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Metadata handling

Discover best practices for setting the values of the metadata used in Piiano Vault

Vault keeps your data safe and encrypts data by default. Vault provides its features using internal structures, internal metadata, and customer metadata. This metadata is saved unencrypted, but Vault protects it with anti-tampering mechanisms to avoid malicious changes. This metadata should, therefore, not include PII.

This reference lists the metadata used in Vault and provides best practices to avoid using PII in this metadata.


Consider the information listed here when planning your schema, IAM policy, and supporting configuration.

Internal database structures

  1. IDs: Every object has a GUID and Snowflake ID. Snowflake IDs are internal only and never leave the vault. You can supply an ID as a GUID for objects stored in Vault, implying it is not sensitive.
  2. Time-related metadata- Timing metadata about the objects appears in all collections. This metadata includes the properties created_at, modified_at, and deleted_at.

Application data

  1. IAM: All roles, users, and policies are saved unencrypted. Therefore, there is the potential to expose PII.

    Users are commonly applications connecting to the Vault, such as WebApp or ServiceName. There should be no PII exposure here.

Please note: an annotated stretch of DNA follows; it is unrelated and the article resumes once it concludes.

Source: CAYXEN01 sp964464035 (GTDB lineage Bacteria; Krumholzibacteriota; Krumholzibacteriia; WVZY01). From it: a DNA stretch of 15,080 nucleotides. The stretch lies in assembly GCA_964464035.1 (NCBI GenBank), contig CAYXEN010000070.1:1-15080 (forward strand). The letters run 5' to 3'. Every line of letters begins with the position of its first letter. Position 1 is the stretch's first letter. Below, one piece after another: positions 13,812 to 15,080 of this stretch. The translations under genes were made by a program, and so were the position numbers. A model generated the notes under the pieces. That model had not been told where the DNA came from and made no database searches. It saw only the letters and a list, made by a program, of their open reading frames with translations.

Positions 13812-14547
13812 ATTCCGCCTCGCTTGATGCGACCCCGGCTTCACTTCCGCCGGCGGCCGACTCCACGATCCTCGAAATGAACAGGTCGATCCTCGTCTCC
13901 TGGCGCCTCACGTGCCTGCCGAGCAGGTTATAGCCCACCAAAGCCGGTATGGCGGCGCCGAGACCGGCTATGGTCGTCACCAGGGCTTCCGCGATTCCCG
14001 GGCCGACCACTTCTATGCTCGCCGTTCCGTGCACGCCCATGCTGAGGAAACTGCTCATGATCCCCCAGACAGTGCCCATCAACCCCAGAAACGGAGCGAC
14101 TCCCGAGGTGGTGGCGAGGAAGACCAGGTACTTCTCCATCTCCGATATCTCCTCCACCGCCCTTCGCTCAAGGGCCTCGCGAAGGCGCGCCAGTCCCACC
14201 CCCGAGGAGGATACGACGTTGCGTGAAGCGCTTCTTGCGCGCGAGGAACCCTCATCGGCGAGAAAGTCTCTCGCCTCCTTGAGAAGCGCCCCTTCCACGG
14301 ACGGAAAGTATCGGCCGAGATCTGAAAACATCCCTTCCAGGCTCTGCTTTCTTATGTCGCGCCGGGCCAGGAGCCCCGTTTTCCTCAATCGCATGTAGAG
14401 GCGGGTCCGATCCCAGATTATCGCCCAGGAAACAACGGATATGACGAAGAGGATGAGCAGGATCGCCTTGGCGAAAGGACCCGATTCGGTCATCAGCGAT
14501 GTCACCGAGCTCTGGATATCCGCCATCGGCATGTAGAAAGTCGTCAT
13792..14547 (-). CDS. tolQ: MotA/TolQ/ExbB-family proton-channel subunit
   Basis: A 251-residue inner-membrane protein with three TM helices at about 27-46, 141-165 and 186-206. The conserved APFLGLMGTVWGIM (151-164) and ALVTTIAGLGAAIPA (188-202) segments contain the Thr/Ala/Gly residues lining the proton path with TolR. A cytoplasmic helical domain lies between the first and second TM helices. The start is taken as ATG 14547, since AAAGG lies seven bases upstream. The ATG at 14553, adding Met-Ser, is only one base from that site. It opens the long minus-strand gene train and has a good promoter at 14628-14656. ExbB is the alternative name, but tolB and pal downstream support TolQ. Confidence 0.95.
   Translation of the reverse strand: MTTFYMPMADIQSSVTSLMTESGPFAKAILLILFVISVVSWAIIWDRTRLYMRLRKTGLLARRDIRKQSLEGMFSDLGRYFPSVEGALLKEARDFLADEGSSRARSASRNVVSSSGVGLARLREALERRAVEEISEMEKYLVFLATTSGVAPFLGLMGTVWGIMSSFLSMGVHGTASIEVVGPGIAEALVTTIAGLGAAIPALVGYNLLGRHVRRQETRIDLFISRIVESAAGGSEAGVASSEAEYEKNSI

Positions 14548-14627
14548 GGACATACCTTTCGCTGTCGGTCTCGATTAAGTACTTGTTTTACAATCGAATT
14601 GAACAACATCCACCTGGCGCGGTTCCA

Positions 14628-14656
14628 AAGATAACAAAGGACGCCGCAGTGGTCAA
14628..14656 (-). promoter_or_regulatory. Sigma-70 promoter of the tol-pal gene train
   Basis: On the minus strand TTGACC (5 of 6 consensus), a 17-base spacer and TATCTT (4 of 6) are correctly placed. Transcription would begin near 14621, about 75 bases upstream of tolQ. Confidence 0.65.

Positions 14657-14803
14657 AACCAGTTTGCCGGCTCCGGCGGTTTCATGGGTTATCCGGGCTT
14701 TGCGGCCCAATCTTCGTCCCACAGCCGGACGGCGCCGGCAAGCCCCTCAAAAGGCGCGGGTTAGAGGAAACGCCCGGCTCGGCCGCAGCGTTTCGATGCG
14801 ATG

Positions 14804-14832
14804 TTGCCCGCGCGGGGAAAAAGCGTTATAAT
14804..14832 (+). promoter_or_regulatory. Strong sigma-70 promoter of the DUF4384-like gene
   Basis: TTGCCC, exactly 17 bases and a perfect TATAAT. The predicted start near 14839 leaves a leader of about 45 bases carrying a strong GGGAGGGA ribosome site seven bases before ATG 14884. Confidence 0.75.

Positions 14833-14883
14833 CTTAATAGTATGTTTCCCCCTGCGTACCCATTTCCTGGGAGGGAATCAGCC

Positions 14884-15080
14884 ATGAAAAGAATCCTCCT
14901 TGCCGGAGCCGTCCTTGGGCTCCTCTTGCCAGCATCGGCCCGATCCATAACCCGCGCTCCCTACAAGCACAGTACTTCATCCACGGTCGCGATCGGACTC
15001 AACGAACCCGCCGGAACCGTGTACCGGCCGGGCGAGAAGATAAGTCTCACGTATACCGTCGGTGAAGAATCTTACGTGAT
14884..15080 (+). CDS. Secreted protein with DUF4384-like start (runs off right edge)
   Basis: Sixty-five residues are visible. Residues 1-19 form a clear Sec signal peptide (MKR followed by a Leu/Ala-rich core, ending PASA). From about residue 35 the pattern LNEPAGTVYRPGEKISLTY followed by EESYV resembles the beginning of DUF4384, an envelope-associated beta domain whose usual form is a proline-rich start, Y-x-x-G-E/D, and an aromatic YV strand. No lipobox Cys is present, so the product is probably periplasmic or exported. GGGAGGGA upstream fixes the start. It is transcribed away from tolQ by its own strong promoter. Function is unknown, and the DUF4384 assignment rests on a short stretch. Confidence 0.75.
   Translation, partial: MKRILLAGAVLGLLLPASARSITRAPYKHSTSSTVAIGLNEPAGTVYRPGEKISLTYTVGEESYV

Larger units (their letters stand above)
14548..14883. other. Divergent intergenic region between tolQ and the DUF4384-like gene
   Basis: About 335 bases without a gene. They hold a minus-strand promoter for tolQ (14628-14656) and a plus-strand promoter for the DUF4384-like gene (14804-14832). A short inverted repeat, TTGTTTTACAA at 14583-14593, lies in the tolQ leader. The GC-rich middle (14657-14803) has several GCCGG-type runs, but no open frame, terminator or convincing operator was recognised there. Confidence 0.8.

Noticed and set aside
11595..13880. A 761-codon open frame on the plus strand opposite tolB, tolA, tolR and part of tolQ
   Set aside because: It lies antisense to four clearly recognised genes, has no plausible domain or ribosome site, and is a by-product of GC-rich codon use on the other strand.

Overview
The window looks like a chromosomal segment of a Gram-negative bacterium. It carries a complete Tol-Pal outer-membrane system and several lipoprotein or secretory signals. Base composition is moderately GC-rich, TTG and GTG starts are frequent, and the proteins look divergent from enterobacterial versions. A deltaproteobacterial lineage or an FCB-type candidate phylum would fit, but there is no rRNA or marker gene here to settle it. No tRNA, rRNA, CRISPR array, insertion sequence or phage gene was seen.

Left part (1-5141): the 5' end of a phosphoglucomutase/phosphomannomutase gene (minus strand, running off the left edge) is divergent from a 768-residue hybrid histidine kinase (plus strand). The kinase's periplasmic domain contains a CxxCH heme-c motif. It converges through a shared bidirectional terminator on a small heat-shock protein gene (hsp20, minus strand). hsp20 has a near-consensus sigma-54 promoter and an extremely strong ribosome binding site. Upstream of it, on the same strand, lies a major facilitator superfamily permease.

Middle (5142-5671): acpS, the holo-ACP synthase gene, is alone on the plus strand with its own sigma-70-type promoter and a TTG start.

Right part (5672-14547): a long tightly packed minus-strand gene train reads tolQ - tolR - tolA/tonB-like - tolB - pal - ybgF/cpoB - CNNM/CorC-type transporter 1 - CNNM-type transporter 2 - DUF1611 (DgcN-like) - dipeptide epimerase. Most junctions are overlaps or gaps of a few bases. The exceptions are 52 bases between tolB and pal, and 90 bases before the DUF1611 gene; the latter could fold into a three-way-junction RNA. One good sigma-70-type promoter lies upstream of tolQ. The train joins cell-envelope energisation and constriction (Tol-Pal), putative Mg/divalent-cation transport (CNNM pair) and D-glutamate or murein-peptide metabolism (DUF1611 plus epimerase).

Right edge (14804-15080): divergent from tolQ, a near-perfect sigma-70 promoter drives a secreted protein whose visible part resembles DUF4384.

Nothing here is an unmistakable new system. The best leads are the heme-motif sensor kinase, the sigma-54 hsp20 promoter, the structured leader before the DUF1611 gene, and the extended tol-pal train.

Where the user is a person, PII could be exposed. When granting a person access to Vault, create a username that doesn’t include PII information. For example, use. generic technical usernames, such as support or an alias with initials, such as user_jd (for John Doe), that can’t be easily and directly attributed to a person. Also, consider using a JWT token, instead of an API token, for human users and API tokens for applications.

  2. Collection and property names: Use generic names for collections, such as Customers, Payments, etc., and for property names, such as email, ssn, etc.

  3. Objects:

    1. Whether an object is archived is saved as a boolean flag.
    2. _tenant_id is saved in clear text. Use a GUID or another non-sensitive ID. Don’t include your tenant or customer name in this field.
  4. Tokens:

    1. Type: The token type, such as PCI, Deterministic, etc.
    2. Tags: Use generic tag names. Don’t include PII in your tags, such as email or customer name. Instead, use a hashed value of a customer email or name. Do the same if your application ID is, for example, an email address.
    3. Scope: The default scope is default. Use generic scope names. Don’t include PII in your scopes. Instead, use a hashed value.
  5. Request Headers

    1. The X-Request-ID and X-Pvault-Request-ID shouldn’t contain PII.
    2. The X-Tenant-Id shouldn’t contain PII, similar to the advice about tenant ID in objects.